Question:

What is the difference between a state-licensed mortgage loan originator (MLO) and a federally registered MLO? How does a Department of Business Oversight (DBO) MLO license differ from a California Bureau of Real Estate (CalBRE) MLO-endorsed license?

Answer:

Two categories of MLOs exist nationwide under the Secure and Fair Enforcement for Mortgage Licensing Act of 2008 (SAFE Act):

  • federally registered MLOs, employed by federally chartered banks, credit unions or other federally regulated financial companies; and
  • state-licensed MLOs, regulated by state agencies. [12 United States Code §5103(a)]

In California, two state agencies separately regulate state-licensed MLOs:

  • the California Bureau of Real Estate (CalBRE),which issues MLO endorsements to real estate licensees [Calif. Business and Professions Code §10166.02(b)]; and
  • the Department of Business Oversight (DBO),which issues MLO licenses under the California Finance Lenders Law (CFLL) and the California Residential Mortgage Lending Act (CRMLA). [Calif. Finance Code §§22100(a), 50120]

All individual MLOs register nationally with the public federal database for MLOs, the Nationwide Mortgage Licensing System (NMLS). However, each type of California MLO is subject to different state licensing and use requirements.

To become a California-licensed MLO you need to meet minimum standards for MLOs, complete pre-licensing education and pass federal and state lending exams. Once you are a California-licensed MLO, you complete continuing education each year to maintain your California MLO licensing status and federal registration.

Those individual MLOs who are sole federally registered MLOs also have to meet minimum standards for MLOs. However, they do not need to complete pre-licensing or continuing education to obtain or renew their federal registration status.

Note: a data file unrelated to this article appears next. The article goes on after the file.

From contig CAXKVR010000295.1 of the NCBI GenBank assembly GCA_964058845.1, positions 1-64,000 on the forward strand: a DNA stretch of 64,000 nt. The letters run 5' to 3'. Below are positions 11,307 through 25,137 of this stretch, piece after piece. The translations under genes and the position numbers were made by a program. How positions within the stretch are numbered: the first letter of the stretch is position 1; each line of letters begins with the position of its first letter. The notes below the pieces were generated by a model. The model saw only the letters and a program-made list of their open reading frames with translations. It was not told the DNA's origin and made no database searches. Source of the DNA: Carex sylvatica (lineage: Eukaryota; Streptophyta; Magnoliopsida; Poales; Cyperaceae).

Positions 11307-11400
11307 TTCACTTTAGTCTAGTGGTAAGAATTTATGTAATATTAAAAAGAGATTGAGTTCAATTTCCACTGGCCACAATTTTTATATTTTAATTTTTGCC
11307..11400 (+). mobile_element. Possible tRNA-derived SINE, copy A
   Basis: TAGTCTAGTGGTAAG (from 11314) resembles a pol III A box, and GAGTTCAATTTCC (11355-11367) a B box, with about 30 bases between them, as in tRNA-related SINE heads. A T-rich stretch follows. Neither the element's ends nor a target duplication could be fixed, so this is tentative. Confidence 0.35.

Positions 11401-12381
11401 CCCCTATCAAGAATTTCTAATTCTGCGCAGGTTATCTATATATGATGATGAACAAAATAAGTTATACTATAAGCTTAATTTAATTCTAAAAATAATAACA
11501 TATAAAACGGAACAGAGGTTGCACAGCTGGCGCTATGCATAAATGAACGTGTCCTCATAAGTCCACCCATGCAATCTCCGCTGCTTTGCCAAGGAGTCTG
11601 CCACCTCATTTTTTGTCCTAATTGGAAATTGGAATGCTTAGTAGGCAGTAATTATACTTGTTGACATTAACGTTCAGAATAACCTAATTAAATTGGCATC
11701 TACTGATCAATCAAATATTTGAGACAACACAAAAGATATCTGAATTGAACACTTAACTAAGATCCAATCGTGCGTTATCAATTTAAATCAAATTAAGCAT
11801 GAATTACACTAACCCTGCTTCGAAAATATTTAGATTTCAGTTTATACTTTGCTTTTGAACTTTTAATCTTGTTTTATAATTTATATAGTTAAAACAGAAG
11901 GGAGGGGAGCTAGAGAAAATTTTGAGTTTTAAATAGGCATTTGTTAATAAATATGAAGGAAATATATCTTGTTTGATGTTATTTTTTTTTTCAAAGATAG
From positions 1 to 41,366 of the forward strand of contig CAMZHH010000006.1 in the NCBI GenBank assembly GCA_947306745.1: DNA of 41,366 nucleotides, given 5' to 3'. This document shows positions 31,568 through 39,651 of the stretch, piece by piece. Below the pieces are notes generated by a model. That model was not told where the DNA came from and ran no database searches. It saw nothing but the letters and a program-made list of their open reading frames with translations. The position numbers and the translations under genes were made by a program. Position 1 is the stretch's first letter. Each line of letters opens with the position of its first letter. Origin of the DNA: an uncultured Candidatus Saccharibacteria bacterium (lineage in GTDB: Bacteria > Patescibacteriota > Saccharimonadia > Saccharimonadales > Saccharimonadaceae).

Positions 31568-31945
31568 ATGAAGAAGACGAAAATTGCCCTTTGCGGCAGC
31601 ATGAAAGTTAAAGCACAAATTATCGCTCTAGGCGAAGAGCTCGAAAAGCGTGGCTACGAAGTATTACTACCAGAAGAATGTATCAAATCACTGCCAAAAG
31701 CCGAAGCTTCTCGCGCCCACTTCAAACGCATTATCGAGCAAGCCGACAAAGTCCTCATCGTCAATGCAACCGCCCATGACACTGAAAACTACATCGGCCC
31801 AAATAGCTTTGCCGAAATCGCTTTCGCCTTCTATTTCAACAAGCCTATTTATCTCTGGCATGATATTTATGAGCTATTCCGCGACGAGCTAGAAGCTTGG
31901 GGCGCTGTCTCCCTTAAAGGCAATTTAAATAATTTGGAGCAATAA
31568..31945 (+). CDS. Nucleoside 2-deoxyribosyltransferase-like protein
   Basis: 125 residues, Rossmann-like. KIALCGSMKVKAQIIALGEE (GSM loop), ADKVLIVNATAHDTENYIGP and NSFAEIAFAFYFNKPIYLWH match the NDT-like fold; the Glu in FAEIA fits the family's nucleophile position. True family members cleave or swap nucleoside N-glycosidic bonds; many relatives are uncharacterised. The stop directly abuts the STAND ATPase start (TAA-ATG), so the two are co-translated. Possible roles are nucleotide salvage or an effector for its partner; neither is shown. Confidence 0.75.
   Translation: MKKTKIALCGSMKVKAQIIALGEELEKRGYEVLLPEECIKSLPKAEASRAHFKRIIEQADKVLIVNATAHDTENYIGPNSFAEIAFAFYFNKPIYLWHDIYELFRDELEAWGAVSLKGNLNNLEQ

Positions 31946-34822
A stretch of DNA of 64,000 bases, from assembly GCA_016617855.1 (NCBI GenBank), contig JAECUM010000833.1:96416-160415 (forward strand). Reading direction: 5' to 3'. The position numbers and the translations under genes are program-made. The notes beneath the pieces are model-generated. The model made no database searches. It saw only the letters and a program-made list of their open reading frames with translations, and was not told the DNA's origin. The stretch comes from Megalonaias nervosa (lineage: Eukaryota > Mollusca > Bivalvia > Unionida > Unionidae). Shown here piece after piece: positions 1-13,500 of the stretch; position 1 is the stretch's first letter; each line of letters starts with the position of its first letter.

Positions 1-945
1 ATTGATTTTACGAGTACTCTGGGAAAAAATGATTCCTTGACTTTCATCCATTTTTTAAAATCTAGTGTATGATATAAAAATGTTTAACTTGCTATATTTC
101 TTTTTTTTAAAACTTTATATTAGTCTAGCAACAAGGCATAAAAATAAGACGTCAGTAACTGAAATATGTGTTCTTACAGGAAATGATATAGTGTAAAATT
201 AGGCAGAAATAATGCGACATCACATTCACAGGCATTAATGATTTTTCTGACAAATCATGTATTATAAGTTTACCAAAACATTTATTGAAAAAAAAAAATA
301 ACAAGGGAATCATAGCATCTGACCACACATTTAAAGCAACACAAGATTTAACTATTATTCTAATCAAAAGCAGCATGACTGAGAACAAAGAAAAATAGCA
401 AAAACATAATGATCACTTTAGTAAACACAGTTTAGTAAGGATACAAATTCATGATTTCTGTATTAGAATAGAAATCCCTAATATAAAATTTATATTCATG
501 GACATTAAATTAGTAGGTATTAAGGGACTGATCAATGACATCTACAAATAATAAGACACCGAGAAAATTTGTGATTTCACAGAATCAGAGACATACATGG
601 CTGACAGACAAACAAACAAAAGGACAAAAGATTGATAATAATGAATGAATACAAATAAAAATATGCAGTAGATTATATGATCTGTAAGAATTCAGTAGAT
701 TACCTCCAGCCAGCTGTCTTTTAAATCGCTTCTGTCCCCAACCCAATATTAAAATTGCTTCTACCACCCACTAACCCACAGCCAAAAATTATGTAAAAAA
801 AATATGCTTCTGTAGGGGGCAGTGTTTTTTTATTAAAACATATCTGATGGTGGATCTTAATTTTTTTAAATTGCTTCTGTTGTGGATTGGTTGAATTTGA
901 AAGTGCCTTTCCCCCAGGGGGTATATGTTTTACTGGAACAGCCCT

Federally registered MLOs

An MLO who makes or arranges consumer mortgages as an employee of a federally regulated bank or credit union, such as Wells Fargo or Bank of America, is required to register as a federally registered MLO.

Prior to registering, these MLOs first find employment at a federally regulated banking institution working in a consumer mortgage position. If the MLO does not already have an NMLS ID, the banking institution creates an account for them in the NMLS federal registry.

As a federally registered employee, the MLO will renew their registration each year during an annual two-month window period of November and December. The MLO’s employer, as a federally regulated banking institution, maintains policies and procedures to ensure the MLO keeps their registration and information in the NMLS record current. [12 Code of Federal Regulations §1007.104] 

State-licensed MLO: CalBRE licensees

A state-licensed MLO under the CalBRE endorsement scheme allows a broker to collect compensation for arranging consumer mortgages. An MLO can only hold a CalBRE endorsement when they have a valid CalBRE real estate license. [Bus & P C §10130]

Activities a CalBRE-licensed individual may perform with an MLO endorsement include:

  • mortgage brokerage;
  • mortgage servicing;